Home > Sermons

It's All in Your Head

Just as we have a kingdom responsibility to manage the material things that God gives us, so we have a kingdom responsibility to manage the immaterial things he gives.

Story behind the sermon (from Mark Buchanan)

When I first came to New Life Church, I established the practice that every January I would preach a month-long series on stewardship. This sermon was a part of the 2010 stewardship series. Over the years I've expanded the theme of stewardship to cover much more than finances—stewardship of our time, our bodies, our friendships, the environment, the words we use, and much more. In this sermon I covered the stewardship of our thoughts.

I had felt for some time a deepening urgency to speak about stewarding thoughts. I have a growing concern about how easily Christians lapse into unbiblical ways of thinking—fear about the economy, anger at the government, anxiety about work, contempt for certain races or classes, pettiness toward others, etc. The basic worldview of many in the church is pagan. I intended to address this doctrinally and ethically in a series I was preparing on discipleship, but I wanted this sermon to provide a broad theological groundwork: Those in Christ can and should think differently, for we have the mind of Christ. My main aim was to generate in people an excitement about that idea and to stir up their longing to grow in it. I also wanted to leave them with a few practical steps toward for growth in the area of thought stewardship. Many people told me afterwards that they had changed their minds about some matter or another, even as I was preaching.

Two other issues concerning this sermon: (1) I preached this on a Sunday that the church was saying goodbye to one of our pastors. In fact, I preached right on the heels of publically thanking this pastor, so the room was thick with emotion, and I was sad. I knew I needed a strong opening to recapture everyone's ...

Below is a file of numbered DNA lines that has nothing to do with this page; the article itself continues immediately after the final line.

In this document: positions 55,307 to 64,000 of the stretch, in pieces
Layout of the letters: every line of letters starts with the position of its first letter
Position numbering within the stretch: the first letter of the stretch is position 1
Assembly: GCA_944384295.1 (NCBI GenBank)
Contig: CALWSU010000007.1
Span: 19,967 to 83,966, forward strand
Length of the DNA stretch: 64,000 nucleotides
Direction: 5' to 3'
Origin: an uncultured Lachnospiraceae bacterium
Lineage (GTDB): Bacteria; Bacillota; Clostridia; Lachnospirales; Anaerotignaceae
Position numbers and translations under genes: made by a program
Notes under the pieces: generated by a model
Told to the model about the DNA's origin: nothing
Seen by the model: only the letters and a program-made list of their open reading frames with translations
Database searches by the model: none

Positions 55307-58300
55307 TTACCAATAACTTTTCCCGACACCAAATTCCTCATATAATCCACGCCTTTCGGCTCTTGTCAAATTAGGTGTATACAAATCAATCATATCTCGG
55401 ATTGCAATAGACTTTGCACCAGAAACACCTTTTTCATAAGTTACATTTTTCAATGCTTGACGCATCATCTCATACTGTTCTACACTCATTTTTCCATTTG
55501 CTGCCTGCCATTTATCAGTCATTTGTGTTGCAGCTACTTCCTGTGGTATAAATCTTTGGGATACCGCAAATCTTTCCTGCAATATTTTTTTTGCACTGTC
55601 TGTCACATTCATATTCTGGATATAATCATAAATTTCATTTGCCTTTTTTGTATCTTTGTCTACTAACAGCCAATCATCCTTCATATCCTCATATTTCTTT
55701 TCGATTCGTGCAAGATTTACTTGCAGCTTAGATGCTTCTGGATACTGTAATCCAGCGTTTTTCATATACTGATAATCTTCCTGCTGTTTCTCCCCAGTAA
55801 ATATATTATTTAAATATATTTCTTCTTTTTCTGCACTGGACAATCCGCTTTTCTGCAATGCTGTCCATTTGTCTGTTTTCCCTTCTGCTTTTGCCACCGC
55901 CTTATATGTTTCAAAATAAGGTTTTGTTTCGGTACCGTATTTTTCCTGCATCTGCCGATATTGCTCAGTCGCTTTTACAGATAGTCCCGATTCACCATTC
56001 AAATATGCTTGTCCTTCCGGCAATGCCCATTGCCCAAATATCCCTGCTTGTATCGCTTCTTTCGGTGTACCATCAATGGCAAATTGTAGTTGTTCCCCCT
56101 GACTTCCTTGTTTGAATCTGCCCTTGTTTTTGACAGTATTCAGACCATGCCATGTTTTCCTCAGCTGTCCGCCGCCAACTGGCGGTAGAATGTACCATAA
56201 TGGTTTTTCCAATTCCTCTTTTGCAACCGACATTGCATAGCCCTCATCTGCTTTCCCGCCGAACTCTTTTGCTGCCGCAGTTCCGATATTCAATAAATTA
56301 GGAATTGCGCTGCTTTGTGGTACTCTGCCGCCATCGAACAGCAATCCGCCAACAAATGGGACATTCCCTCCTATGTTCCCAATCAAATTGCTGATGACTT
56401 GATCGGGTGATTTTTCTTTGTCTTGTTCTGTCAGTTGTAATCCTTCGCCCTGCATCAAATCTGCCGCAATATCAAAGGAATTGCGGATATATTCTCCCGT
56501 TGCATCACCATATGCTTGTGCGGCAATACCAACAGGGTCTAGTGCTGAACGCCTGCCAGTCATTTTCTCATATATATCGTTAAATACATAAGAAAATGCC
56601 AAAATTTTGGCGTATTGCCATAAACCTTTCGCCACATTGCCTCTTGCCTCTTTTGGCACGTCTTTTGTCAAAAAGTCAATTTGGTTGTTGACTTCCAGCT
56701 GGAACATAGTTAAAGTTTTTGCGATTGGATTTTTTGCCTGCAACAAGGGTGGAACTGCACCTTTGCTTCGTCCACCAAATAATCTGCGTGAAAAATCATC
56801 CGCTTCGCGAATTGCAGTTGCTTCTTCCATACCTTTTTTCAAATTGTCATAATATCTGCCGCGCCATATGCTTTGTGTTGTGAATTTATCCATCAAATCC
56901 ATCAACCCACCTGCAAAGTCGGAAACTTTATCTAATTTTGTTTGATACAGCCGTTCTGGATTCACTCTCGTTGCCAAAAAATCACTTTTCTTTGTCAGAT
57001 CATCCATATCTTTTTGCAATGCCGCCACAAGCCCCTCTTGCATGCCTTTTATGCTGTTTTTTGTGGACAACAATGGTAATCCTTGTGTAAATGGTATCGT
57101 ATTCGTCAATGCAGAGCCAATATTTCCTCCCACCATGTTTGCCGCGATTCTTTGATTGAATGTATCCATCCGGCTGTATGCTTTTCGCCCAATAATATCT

sermon Preview

This sermon is available to purchase a la carte or
for subscribers at no additional cost.

To continue reading:

Mark Buchanan is an Associate Professor of Pastoral Theology at the Ambrose Seminary in Calgary, Alberta, and the author of numerous books including Your Church is too Safe.

Rating & Reviews

Average User Rating: Not rated

Displaying 1–1 of 1 comments


July 27, 2011  2:14pm

Appreciated the content, illustrations and application. Generated a lot of ideas(related topics) for messages.

Report Abuse

Please to rate and review this sermon. Or subscribe now for full access.

Related sermons

Matt Woodley

Your Whole Life Matters to God

All of life is an act of worship and an opportunity to serve and please God.

Losing Our Minds

Why life needs to be about more than feelings

More sermons

Related videos

Lift Oh Gates Video Worship Song Track with Lyrics | Corey Voss | Preaching Today Media

Lift Oh Gates Video Worship Song Track with Lyrics | Corey Voss

From the album "Songs of Heaven and Earth" by Corey Voss comes to a video worship track for the song <i>Lift Oh Gates.</i> This product includes a full, split and click versions. [ Read More ]
The Easter Story | twelve:thirty media | Preaching Today Media

The Easter Story | twelve:thirty media

The story of Easter is the basis for the Christian’s unending hope. Since Jesus overcame the grave, He gave us all we need to experience new life as well. Easter is a time of celebration because Jesus has risen! A compelling visual mini-movie based on the Easter story. Perfect to use as a service opener, sermon bumper or creative element in your Easter worship services. [ Read More ]

More videos

Print this pageShopping CartHelpMy Account
  • Type:
  • sermon
  • Format:
  • Zip (PDF,mp3)
  • Price:
  • $5.99

Average Rating: Not rated [see ratings/reviews]

Audio Sample:

Sermon Outline:


Whatever problem you have, it's all in your head.

I. Unhindered access to the mind and heart of Christ

II. Moving from cramped thinking to wide open, windswept thinking

III. Four things to do to become stewards of your thoughts


See each day as potentially "the best day of your life."